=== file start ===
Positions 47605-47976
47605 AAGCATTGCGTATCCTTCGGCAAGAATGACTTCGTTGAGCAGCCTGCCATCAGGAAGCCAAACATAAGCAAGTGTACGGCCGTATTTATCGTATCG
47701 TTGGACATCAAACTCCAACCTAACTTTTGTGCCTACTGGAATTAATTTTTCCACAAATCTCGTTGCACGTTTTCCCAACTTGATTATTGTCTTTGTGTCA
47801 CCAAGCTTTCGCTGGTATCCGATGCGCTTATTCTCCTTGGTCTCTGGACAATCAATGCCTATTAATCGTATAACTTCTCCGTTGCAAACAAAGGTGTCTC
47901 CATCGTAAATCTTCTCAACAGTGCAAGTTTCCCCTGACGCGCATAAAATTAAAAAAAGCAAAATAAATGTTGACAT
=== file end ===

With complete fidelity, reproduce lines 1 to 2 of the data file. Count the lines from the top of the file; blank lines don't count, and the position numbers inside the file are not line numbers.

Positions 47605-47976
47605 AAGCATTGCGTATCCTTCGGCAAGAATGACTTCGTTGAGCAGCCTGCCATCAGGAAGCCAAACATAAGCAAGTGTACGGCCGTATTTATCGTATCG